- Additionally it is alleged that that Minister remained silent while the public servant was vilified publicly;
- It is also alleged that that Minister failed to attempt to stop the attacks, or to front on the issue, or use her considerable influence to curb the vilification of the public servant even once the degree of loathing for the public servant intensified to the point where death threats were made;
- It is also alleged that a member/s of the Office of the Prime Minister was/were involved in an ongoing task to clandestinely pass information damaging to the National-led Government’s opponents to the attack-blogger and that the practice was an abuse of the power assumed by such high office, and was of a clandestine nature so as to protect the Prime Minister and other elected members of Government from any negative public perceptions against their character.
As mentioned above, the public interest is cited as justification for listing the allegations.
To date, is mentioned above, two inquiries have been announced:
- the Prime Minister’s initiated inquiry into former Justice Minister Judith Collins’ activities (scoped down to investigate solely allegations that she wrongfully sought to undermine Adam Feeley, the director of the Serious Fraud Office in 2011),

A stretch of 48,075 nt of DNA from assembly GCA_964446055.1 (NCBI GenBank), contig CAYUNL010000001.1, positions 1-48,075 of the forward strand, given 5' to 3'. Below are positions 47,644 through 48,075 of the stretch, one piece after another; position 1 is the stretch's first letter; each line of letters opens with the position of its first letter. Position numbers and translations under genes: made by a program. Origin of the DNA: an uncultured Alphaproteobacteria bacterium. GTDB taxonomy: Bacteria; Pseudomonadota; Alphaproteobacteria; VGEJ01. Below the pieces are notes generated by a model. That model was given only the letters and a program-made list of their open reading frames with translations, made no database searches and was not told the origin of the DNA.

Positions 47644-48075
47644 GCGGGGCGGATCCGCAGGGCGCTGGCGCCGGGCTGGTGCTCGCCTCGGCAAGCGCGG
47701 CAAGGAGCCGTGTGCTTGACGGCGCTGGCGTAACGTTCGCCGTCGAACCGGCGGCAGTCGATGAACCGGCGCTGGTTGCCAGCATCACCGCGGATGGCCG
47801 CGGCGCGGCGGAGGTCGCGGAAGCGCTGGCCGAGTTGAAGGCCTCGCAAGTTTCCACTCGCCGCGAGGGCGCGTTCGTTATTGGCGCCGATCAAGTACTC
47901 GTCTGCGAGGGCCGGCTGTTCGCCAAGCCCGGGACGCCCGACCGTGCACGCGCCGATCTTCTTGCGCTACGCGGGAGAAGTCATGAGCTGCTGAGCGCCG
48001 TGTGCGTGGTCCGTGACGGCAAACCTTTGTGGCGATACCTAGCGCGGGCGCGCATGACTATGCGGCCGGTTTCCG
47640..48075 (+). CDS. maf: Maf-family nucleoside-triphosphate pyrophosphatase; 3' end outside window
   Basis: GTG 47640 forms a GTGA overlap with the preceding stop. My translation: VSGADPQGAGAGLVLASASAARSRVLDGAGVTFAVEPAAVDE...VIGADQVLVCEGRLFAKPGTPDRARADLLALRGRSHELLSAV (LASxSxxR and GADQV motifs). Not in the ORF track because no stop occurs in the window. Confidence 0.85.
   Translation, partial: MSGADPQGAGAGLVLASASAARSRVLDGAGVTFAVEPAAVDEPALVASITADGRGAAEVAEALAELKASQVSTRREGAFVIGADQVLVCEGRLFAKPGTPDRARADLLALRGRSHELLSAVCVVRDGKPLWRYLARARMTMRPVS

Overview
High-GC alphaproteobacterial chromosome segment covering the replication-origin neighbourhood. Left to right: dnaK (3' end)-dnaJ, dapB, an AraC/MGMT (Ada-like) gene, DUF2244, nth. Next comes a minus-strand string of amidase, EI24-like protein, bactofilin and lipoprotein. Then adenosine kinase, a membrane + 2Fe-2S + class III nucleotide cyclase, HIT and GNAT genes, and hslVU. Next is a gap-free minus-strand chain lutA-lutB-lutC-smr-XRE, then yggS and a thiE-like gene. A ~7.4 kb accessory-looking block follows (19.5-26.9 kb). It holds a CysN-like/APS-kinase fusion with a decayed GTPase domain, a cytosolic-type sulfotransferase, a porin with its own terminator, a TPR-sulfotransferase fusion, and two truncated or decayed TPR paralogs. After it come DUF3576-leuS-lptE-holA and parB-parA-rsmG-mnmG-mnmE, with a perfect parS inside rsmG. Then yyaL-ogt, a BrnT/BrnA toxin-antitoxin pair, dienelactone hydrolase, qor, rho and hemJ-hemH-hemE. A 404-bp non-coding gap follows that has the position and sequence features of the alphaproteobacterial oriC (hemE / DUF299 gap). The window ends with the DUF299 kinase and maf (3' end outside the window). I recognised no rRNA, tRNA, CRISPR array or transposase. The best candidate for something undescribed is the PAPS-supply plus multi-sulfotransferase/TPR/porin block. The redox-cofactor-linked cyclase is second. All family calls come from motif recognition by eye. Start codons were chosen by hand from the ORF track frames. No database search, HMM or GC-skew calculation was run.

- and the Inspector General of Intelligence and Security’s inquiry into the release of declassified intelligence information to Whaleoil blogger Cameron Slater.
But neither inquiry will broadly investigate the raft of claims that, if true, cumulatively point to a culture of corruption within New Zealand’s Executive Government. As such, neither inquiry cited above will satisfy the public interest.
While both inquiries are important elements, in their isolation and in a state of disconnect, each fails to assure an outcome that will engender a public confidence in the good and professional governance of this country’s affairs.
As such, the Prime Minister risks undermining the public interest should he continue to refuse a Royal Commission of Inquiry and neglects that most essential measure of a democratic economy’s character, the National Interest.
Let’s consider the National Interest.
AN HONOURABLE NATIONAL IDENTITY IS A PRIZED JEWEL INDEED:
The rationale goes that New Zealand must now be seen to actively repair a perception that its good governance principles have been damaged.
New Zealand’s international reputation as an honest broker on the trade circuit is at risk. This is a vulnerability where opportunistic trading economies currently competing against this Nation (in produce, agriculture commodity markets) may be quick to exploit.
Already, New Zealand’s reputation on the diplo-circuit has been dented. It is now clear members of New Zealand’s diplomatic corp, serving abroad, have fielded inquisitions on the validity of the alleged dirty politics scandal.